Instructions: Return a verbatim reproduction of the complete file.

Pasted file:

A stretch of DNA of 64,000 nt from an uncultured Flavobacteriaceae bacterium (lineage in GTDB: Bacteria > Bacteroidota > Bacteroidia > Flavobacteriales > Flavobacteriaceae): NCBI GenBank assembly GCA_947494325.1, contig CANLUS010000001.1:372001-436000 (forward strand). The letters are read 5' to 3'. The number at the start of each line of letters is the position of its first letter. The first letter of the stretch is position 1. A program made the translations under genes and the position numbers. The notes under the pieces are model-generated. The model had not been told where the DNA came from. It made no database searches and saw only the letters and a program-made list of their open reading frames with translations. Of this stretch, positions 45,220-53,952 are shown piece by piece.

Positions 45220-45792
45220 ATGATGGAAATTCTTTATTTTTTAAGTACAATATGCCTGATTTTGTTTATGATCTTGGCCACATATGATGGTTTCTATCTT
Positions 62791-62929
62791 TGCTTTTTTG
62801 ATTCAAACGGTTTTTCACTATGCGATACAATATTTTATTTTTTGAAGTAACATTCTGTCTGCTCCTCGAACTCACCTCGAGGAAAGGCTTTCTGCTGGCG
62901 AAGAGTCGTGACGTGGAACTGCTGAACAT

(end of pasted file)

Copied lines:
A stretch of DNA of 64,000 nt from an uncultured Flavobacteriaceae bacterium (lineage in GTDB: Bacteria > Bacteroidota > Bacteroidia > Flavobacteriales > Flavobacteriaceae): NCBI GenBank assembly GCA_947494325.1, contig CANLUS010000001.1:372001-436000 (forward strand). The letters are read 5' to 3'. The number at the start of each line of letters is the position of its first letter. The first letter of the stretch is position 1. A program made the translations under genes and the position numbers. The notes under the pieces are model-generated. The model had not been told where the DNA came from. It made no database searches and saw only the letters and a program-made list of their open reading frames with translations. Of this stretch, positions 45,220-53,952 are shown piece by piece.

Positions 45220-45792
45220 ATGATGGAAATTCTTTATTTTTTAAGTACAATATGCCTGATTTTGTTTATGATCTTGGCCACATATGATGGTTTCTATCTT
Positions 62791-62929
62791 TGCTTTTTTG
62801 ATTCAAACGGTTTTTCACTATGCGATACAATATTTTATTTTTTGAAGTAACATTCTGTCTGCTCCTCGAACTCACCTCGAGGAAAGGCTTTCTGCTGGCG
62901 AAGAGTCGTGACGTGGAACTGCTGAACAT